Loving the Vulnerable

Earlier this month, we let you know about SB 428 targeting homeschool families. On Thursday, January 23, 2020, our team visited with state senators and we were assured that this bill was effectively dead thanks to the calls and emails from homeschool families. While we KNOW that until the session is complete there is never a guarantee that any bill is OFFICIALLY dead, we are very grateful that it should not move forward. Thank you for your action!

Special thanks to Senator Greg Walker for being on top of this issue.

Below is our more detailed response to the proposed bill that we shared with them during our visit.


Nothing boils the blood, raises emotion, and brings out the mama and papa bear in most adults like senseless child deaths due to abuse and neglect. Reading the 2018 Annual Report of Child Abuse and Neglect Fatalities in Indiana is a sobering and heart-wrenching catalog of tragedy. The lives of each child listed (regardless of the cause of death) were precious to the God who created them and a loss to the world who no longer has them. A further reality is there are hundreds more children who live in abusive and neglectful situations who will never be listed as fatalities, but their lives are just as precious. Preventing child abuse and neglect should be a priority for everyone. 

Prior to our modern era of government agencies taking the lead in child protection, helping vulnerable children was a charitable endeavor. Around the 1800’s, sectarian societies began to establish the “settlement” movement to help provide shelter and basic services for children in need.  Even today, many members in the homeschool community are actively involved with Child Protection Services (CPS) by being foster parents. The broader homeschool movement has largely been a mother’s movement to provide a better education and upbringing for their children (adopted or biological) than can be found in current government schools. We love children. And, not just our own children. We love, adopt, protect and are ready to advocate for all children. 

Many families choose homeschooling after trying the public schools. Sadly, they found their children were not thriving for a variety of reasons. Perhaps their dyslexic child was denied needed services; or, their offspring became the target of schoolyard bullying. In LaPorte, Indiana, parents discovered their public schooled autistic daughter had been strapped down in a homemade restraint chair that caused bruises and abrasions. Yet another child in Gibson County, Indiana was placed multiple times in a 3 foot by 5 foot seclusion room for up to twenty-six minutes, during which the girl sometimes soiled herself. This happened 106 times during 117 days of public school. For many homeschool families, bringing their child home to educate was in an effort to provide the best possible upbringing and education in the safest environment for their unique learner that was missing in the public school. Fortunately, Indiana law recognizes the parent’s primary role in the instruction of their children.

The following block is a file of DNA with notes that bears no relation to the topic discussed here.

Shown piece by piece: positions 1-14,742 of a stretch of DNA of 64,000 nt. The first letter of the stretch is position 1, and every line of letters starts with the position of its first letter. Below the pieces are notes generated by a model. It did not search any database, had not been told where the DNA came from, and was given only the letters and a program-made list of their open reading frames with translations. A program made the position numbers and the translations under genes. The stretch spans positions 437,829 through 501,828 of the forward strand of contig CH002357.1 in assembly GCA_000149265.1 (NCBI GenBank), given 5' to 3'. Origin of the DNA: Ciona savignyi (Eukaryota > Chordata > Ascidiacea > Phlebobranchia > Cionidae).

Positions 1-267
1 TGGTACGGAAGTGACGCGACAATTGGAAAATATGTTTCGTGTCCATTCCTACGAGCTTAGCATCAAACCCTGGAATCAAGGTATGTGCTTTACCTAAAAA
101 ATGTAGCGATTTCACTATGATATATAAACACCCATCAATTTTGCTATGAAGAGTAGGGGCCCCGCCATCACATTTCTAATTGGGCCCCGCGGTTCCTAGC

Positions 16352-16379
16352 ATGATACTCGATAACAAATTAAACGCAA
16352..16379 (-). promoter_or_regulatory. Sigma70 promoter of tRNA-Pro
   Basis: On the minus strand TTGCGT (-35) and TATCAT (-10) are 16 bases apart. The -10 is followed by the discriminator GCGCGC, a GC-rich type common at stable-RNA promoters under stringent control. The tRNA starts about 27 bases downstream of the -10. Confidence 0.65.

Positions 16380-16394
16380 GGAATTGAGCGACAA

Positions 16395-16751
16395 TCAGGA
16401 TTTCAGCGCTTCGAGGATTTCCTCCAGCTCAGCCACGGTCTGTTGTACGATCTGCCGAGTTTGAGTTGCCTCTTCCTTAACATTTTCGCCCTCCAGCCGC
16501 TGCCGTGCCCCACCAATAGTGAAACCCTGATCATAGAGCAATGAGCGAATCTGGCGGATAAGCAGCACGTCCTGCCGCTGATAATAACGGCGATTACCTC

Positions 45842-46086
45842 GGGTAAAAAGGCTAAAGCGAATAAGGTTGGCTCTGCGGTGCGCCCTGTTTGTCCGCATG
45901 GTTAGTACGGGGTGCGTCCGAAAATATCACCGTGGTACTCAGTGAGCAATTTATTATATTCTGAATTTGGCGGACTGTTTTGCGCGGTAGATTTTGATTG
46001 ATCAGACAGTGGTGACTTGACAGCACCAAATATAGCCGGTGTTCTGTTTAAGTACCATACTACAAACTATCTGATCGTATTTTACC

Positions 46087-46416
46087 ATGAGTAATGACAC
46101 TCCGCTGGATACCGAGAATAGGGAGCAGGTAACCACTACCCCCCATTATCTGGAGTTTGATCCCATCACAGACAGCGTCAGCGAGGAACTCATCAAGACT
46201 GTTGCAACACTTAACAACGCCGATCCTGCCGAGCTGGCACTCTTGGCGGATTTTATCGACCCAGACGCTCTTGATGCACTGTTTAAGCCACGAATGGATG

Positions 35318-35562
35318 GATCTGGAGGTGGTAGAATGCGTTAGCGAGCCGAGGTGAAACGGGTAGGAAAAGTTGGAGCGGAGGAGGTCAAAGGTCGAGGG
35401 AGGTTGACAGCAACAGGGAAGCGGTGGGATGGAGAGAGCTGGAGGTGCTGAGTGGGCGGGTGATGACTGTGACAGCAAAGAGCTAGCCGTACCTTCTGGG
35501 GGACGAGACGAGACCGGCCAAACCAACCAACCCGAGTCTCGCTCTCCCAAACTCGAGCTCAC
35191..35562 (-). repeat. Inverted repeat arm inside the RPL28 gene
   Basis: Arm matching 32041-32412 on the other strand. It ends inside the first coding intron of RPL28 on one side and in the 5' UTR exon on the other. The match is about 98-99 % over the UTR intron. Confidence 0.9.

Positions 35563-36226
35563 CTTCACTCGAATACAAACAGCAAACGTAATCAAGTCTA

Parental rights have a long history in Western legal theory going back as far as English Common Law. William Blackstone, a famous English lawyer and professor, had a profound impact on American law through our Founders. They were all familiar with his famous work known as “Commentaries”. Robert Sedler, a law professor at Wayne State University, states that Blackstone set forth the parent-child relationship as the “most universal relation in nature.” Bound within this relationship were three duties parents had to their children: maintenance, protection, and education. Education, in particular, was of greatest importance among the three duties according to Blackstone. Sedler goes on to point out that Blackstone felt contemporary countries were wrong to not require an education for children. We see this sentiment echoed throughout our Federal and State education laws. In the Supreme Court decision allowing the existence of private schools in the United States, Pierce v. Society of Sisters, states, “The child is not the mere creature of the State; those who nurture him and direct his destiny have the right, coupled with the high duty, to recognize and prepare him for additional obligations.”  

Further, the Indiana State Constitution states, “Knowledge and learning, generally diffused throughout a community, being essential to the preservation of a free government; it shall be the duty of the General Assembly to encourage by all suitable means, moral, intellectual, scientific, and agricultural improvement.”